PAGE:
After the Continental Airlines, Inc. (NYSE:CAL) merger announcement with UAL Corporation (NASDAQ: UAUA) , something interesting happened in the sector. Suddenly the valuations seemed too high. Then the shares started selling off, then the bloodbath in the market only made things worse. We took a look at the ETF called the Claymore/NYSE Arca Airline (NYSE: FAA) and then some other airline components such as AMR Corporation (NYSE: AMR), Delta Air Lines Inc. (NYSE: DAL), Southwest Airlines Company (NYSE: LUV) and JetBlue Airways Corporation (NASDAQ: JBLU).
Continental shares closed at $22.35 on April 30, then at $22.86 on May 3. But on May 4, the stock fell to $20.53 and to $20.14 on May 5. Then on Thursday came the big market correction and suddenly Continental was at $18.60 (with an official low of $16.29) and it closed out the week at $18.61. On the same first two days, UAL went from $21.60 to $22.11 and then closed the week out at $17.89.
So from the Monday close to Friday close, each of the shares of Continental lost 18.5% and UAL lost 19%. The Claymore/NYSE Arca Airline (FAA) closed at $35.44 on May 3, yet by Friday it went down 4 days in a row and closed down at $31.22 for a loss of 11.9%. As for peers, AMR closed at $7.59 on May 3 and $6.68 Friday for a loss of 11.9%. US Airways (LCC) closed at $7.39 on May 3 but closed at $6.38 on Friday for a loss of 13.6%.
The two big investor favorites in the non-legacy carriers are Southwest Airlines (LUV) and JetBlue Airways Corporation (JBLU). Southwest went from $13.40 down to $12.39, for a loss of 7.5%. JetBlue’s drop went from $5.70 to $5.32 this week, for a loss of 6.6%.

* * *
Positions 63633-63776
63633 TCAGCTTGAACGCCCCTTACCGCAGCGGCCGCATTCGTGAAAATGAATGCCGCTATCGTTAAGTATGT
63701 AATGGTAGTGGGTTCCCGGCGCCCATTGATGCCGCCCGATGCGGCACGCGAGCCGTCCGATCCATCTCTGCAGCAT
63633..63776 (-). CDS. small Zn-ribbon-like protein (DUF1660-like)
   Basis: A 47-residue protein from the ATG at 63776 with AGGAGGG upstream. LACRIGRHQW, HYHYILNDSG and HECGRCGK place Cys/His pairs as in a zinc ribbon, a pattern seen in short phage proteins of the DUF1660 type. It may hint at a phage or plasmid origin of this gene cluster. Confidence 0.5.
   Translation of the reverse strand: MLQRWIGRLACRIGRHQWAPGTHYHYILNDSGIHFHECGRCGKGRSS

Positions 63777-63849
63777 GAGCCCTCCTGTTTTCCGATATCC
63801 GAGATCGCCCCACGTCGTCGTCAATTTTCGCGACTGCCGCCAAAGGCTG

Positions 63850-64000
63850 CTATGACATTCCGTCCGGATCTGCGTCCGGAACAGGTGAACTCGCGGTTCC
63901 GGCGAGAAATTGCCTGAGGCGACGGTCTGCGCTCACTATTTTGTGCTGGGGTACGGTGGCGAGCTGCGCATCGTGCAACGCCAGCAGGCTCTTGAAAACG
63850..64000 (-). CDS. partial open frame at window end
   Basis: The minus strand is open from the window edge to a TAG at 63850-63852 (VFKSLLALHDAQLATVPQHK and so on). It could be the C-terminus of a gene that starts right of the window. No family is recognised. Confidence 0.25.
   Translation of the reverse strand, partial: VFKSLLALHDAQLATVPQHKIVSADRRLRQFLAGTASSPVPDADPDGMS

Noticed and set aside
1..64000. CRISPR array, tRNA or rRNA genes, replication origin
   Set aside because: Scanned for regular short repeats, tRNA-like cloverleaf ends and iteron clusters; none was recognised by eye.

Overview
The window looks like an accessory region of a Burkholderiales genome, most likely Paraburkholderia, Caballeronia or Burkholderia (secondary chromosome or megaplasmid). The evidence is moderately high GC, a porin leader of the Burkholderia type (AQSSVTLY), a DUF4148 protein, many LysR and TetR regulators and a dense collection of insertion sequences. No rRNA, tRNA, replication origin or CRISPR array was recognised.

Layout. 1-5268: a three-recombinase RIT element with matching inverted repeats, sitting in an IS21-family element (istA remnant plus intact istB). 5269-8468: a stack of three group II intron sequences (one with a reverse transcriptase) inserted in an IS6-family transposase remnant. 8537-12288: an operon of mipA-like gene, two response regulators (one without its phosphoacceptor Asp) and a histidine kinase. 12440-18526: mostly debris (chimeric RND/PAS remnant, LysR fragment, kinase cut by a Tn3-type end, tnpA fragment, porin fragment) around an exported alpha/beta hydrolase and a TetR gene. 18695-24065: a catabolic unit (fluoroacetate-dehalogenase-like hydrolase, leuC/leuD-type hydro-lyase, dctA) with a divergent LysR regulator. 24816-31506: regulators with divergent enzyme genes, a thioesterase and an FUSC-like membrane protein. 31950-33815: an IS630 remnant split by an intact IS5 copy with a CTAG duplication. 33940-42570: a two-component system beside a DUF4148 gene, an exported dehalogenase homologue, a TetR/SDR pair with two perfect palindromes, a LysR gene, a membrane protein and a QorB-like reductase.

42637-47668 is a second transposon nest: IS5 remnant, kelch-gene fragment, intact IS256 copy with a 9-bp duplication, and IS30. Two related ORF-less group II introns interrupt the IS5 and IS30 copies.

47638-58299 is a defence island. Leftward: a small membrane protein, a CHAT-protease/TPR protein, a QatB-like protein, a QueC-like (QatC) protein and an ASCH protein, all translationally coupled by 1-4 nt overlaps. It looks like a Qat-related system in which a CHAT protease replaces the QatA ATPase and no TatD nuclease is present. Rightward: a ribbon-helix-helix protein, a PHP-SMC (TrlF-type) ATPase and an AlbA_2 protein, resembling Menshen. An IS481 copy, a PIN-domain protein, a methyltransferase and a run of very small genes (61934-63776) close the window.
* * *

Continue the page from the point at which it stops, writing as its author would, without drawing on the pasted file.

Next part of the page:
We took a basic look at MACD, RSI, and then at the stochastics in Continental, AMR, the FAA ETF, and JetBlue and saw where these are all now entering oversold territory; the charts of Southwest, UAL and Delta are not really into the oversold space yet on all accounts. While the oversold reading are not excessive and are not showing a MUST-BUY NOW signal, it looks like that is starting to build up to the case. It may be a few more days before these signals look like the October to November slide in 2009. Still the oversold levels are at the point that the airlines are starting to look interesting again from a technical perspective. The drop in oil prices should be good for the airline sector, even if the Iceland volcano is not a help at all to the international carriers. Now you just need the stock market to cooperate. And maybe the airlines could demonstrate as a group that they can be profitable during the recovery.
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JON C. OGG